Giant barge floats into the North Bay

North Bay'The rig which had moored up in North Bay.'Picture by Neil Silk  123237a'10/08/12
North Bay'The rig which had moored up in North Bay.'Picture by Neil Silk 123237a'10/08/12
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Scarborough’s North Bay has a new visitor after an 18 metre floating barge arrived off the shore as part of a seabed testing programme.

The vessel, called Seajack 1, will be in the North Bay for around five days, where it will test the seabed and beach.

North Bay'The rig which had moored up in North Bay.'Picture by Neil Silk  123237a'10/08/12

North Bay'The rig which had moored up in North Bay.'Picture by Neil Silk 123237a'10/08/12

The tests are being carried out by Yorkshire Water ahead of its plans to install new storm overflow pipes next year as part of its £50 million project to improve the quality of Scarborogh’s beaches.

A machine located on the barge will be used to take samples of the sediment and rock up to 6 metres deep into the ground, using a weighted mechanism to allow it to push into the ground at three different sites on the North Bay.

Project manager Ben Shearer said: “This investigation work is an essential part of our overall improvements for Scarborough, since it will provide a technical understanding of the ground where two new coastal pipes will be built next year.

“The sample information will be used to help design the pipes so that they can be constructed in the best way possible and within the timescales required before new tighter bathing water standards come into force.

“We’re already well ahead of schedule and we’re aiming to finish this phase of work in Scarborough by August 19.”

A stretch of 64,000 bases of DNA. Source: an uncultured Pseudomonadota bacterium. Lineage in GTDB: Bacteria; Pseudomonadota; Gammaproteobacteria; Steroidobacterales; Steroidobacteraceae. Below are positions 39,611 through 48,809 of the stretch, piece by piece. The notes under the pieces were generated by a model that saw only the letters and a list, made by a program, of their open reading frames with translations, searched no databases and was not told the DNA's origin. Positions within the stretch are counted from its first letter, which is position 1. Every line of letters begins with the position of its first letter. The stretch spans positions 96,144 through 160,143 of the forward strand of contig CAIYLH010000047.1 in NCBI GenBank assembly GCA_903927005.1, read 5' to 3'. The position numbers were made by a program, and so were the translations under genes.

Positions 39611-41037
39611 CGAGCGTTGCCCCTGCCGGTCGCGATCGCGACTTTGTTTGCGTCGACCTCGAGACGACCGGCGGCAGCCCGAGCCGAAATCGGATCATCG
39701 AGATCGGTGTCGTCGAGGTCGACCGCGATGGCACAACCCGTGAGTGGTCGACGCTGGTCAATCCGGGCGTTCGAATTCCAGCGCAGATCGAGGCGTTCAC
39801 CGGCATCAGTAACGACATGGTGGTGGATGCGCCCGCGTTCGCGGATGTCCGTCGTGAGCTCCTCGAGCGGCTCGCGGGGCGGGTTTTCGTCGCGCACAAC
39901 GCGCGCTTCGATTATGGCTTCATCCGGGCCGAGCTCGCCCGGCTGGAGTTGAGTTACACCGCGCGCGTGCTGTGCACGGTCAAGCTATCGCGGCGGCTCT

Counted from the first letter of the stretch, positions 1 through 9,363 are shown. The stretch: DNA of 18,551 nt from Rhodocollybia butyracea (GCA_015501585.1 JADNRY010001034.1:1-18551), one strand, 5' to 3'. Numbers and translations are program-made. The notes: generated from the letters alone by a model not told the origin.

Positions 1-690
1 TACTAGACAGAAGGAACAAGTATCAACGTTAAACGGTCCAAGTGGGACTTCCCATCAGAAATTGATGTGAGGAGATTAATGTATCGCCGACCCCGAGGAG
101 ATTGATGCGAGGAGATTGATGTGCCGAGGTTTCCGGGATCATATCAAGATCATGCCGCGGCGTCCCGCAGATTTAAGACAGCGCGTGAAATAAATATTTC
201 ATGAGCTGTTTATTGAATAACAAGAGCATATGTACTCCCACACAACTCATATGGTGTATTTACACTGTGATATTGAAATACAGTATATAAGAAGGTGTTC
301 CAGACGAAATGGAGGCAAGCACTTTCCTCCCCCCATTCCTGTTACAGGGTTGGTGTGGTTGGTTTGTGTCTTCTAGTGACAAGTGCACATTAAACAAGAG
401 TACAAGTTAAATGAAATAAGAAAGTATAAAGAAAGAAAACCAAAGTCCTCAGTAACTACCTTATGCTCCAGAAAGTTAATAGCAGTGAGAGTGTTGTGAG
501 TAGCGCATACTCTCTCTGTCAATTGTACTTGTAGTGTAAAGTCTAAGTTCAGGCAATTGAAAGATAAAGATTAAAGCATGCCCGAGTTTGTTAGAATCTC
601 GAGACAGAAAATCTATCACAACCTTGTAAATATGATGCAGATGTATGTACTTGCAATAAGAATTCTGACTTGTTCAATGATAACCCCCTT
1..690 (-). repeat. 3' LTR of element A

Mr Shearer said Yorkshire Water is keen to reassure residents and visitors that the beach will remain fully open throughout the testing work, and that all necessary safety measures are in place.

Ahead being towed in Scarborough the barge carried out testing work in Bridlington after being assembled in Grimsby.

It has also been used for a number of other high profile projects including the Loughor Viaduct in South Wales and the Thames Tunnel in central London.

The barge testing is part of Yorkshire Water’s £110 million investment aimed at making beaches on the region’s East Coast some of the best in Europe. Working with local councils, the Environment Agency, Welcome to Yorkshire and local organisations including the Sons of Neptune, the goal is to ensure Yorkshire’s bathing waters have the best chance of achieving the new “excellent standard due to come into force in 2015 as part of the European Revised Bathing Water Directive.

Other work in Scarborough as part of Yorkshire Water’s scheme is well underway at the waste water treatment works and in Marine Drive. Work at Peasholm Gap is due to start in the Autumn.